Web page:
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Hannover Rück (ETR:HNR1) shareholders have earned a 15% CAGR over the last five years

Stock pickers are generally looking for stocks that will outperform the broader market. And the truth is, you can make significant gains if you buy good quality businesses at the right price. To wit, the Hannover Rück share price has climbed 71% in five years, easily topping the market return of 8.7% (ignoring dividends). However, more recent returns haven't been as impressive as that, with the stock returning just 20% in the last year, including dividends.

Now it's worth having a look at the company's fundamentals too, because that will help us determine if the long term shareholder return has matched the performance of the underlying business.

See our latest analysis for Hannover Rück

In his essay The Superinvestors of Graham-and-Doddsville Warren Buffett described how share prices do not always rationally reflect the value of a business. One imperfect but simple way to consider how the market perception of a company has shifted is to compare the change in the earnings per share (EPS) with the share price movement.

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During five years of share price growth, Hannover Rück achieved compound earnings per share (EPS) growth of 12% per year. So the EPS growth rate is rather close to the annualized share price gain of 11% per year. Therefore one could conclude that sentiment towards the shares hasn't morphed very much. Rather, the share price has approximately tracked EPS growth.

The image below shows how EPS has tracked over time (if you click on the image you can see greater detail).

earnings-per-share-growth
earnings-per-share-growth

We're pleased to report that the CEO is remunerated more modestly than most CEOs at similarly capitalized companies. It's always worth keeping an eye on CEO pay, but a more important question is whether the company will grow earnings throughout the years. Dive deeper into the earnings by checking this interactive graph of Hannover Rück's earnings, revenue and cash flow.

What About Dividends?

As well as measuring the share price return, investors should also consider the total shareholder return (TSR). Whereas the share price return only reflects the change in the share price, the TSR includes the value of dividends (assuming they were reinvested) and the benefit of any discounted capital raising or spin-off. It's fair to say that the TSR gives a more complete picture for stocks that pay a dividend. We note that for Hannover Rück the TSR over the last 5 years was 103%, which is better than the share price return mentioned above. This is largely a result of its dividend payments!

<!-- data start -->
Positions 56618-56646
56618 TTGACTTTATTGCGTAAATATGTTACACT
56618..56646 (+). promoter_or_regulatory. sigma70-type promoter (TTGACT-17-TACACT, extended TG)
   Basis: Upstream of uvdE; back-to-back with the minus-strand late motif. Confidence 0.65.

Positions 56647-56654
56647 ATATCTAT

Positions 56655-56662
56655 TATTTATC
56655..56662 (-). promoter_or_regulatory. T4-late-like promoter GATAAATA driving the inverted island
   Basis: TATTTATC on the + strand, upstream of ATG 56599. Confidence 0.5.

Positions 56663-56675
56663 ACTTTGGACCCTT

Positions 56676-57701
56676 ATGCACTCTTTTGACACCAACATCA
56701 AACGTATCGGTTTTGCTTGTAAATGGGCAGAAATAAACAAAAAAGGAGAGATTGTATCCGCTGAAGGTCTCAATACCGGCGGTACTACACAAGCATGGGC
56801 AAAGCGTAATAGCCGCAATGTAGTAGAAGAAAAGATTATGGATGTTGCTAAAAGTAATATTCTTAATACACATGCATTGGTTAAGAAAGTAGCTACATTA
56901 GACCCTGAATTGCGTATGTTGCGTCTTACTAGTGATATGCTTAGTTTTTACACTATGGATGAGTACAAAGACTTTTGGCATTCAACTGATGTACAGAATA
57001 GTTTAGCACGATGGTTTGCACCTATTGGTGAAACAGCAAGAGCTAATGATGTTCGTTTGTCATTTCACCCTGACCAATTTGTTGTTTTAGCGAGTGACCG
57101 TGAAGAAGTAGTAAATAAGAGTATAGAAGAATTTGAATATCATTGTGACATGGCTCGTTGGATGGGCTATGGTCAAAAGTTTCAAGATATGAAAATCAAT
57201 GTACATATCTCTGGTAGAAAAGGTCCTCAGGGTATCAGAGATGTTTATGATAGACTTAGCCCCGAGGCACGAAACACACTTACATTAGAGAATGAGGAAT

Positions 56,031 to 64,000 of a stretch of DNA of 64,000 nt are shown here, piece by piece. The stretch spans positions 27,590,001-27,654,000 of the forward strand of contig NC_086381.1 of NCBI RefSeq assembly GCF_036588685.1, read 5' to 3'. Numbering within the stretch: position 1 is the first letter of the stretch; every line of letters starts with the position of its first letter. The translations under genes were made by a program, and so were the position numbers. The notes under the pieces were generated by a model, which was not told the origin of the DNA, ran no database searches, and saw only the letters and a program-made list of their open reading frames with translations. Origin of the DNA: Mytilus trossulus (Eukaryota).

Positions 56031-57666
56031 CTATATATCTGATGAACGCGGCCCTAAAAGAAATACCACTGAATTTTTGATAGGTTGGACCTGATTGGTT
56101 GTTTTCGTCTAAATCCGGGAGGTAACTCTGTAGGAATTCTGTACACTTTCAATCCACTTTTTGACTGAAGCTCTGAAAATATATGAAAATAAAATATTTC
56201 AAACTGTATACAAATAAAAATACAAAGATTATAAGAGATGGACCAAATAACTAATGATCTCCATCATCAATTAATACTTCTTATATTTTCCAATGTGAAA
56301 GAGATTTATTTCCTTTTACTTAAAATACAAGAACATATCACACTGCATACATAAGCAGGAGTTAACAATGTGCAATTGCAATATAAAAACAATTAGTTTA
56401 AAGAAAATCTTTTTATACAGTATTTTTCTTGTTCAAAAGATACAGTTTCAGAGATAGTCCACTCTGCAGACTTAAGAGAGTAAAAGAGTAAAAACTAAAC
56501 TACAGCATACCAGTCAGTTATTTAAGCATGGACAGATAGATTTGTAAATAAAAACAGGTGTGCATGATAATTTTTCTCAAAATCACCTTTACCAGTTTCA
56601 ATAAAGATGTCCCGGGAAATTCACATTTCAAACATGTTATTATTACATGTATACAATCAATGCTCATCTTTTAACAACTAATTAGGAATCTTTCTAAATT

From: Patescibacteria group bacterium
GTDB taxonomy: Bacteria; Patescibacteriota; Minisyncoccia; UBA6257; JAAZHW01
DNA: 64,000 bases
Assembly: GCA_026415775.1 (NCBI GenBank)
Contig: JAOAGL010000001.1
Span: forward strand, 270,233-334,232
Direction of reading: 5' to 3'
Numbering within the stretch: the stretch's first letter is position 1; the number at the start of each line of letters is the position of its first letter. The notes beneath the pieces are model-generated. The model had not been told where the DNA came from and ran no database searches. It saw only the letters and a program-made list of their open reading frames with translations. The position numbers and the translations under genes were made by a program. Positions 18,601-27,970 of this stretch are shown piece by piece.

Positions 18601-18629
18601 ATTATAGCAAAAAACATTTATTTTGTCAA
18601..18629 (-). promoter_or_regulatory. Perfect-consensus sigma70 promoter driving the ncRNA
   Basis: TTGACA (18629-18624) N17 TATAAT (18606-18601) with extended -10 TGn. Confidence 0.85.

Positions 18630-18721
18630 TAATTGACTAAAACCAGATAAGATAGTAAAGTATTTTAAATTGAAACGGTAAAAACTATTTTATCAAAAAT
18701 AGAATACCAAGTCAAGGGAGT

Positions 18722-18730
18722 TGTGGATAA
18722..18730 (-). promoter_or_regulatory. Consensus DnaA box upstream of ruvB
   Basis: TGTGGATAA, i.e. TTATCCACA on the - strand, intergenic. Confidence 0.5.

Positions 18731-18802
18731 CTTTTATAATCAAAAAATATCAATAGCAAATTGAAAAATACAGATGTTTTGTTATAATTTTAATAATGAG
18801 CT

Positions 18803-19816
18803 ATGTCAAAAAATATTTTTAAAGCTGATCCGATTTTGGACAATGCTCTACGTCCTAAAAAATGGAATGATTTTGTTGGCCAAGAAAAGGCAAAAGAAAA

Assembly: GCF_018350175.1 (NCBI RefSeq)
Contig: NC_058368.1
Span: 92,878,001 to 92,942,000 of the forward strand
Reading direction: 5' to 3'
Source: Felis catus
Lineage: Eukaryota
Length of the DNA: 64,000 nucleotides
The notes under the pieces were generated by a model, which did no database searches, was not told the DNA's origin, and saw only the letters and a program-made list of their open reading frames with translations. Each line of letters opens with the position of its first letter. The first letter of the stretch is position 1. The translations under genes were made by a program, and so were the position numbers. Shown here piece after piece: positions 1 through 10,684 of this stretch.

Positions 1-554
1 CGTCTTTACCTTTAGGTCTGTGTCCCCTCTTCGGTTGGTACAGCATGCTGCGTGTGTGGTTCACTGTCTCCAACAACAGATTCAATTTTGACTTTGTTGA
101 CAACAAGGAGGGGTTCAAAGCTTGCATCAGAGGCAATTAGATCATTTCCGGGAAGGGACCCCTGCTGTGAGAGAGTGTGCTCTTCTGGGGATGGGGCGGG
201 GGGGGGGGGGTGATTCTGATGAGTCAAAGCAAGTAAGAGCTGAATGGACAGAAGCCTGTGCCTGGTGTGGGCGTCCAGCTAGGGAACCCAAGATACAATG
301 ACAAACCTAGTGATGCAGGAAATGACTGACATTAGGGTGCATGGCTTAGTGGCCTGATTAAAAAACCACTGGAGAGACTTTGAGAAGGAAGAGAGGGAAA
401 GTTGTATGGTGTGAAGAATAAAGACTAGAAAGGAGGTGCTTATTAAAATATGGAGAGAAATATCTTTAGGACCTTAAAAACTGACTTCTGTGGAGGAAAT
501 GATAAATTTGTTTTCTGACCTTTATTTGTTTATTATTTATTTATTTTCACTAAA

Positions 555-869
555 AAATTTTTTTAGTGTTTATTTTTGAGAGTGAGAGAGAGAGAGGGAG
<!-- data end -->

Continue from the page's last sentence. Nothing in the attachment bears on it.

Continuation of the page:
A Different Perspective

It's nice to see that Hannover Rück shareholders have received a total shareholder return of 20% over the last year. That's including the dividend. That's better than the annualised return of 15% over half a decade, implying that the company is doing better recently. Someone with an optimistic perspective could view the recent improvement in TSR as indicating that the business itself is getting better with time. Keeping this in mind, a solid next step might be to take a look at Hannover Rück's dividend track record. This free interactive graph is a great place to start.

Of course Hannover Rück may not be the best stock to buy. So you may wish to see this free collection of growth stocks.

Please note, the market returns quoted in this article reflect the market weighted average returns of stocks that currently trade on German exchanges.

Have feedback on this article? Concerned about the content? Get in touch with us directly. Alternatively, email editorial-team (at) simplywallst.com.

This article by Simply Wall St is general in nature. We provide commentary based on historical data and analyst forecasts only using an unbiased methodology and our articles are not intended to be financial advice. It does not constitute a recommendation to buy or sell any stock, and does not take account of your objectives, or your financial situation. We aim to bring you long-term focused analysis driven by fundamental data. Note that our analysis may not factor in the latest price-sensitive company announcements or qualitative material. Simply Wall St has no position in any stocks mentioned.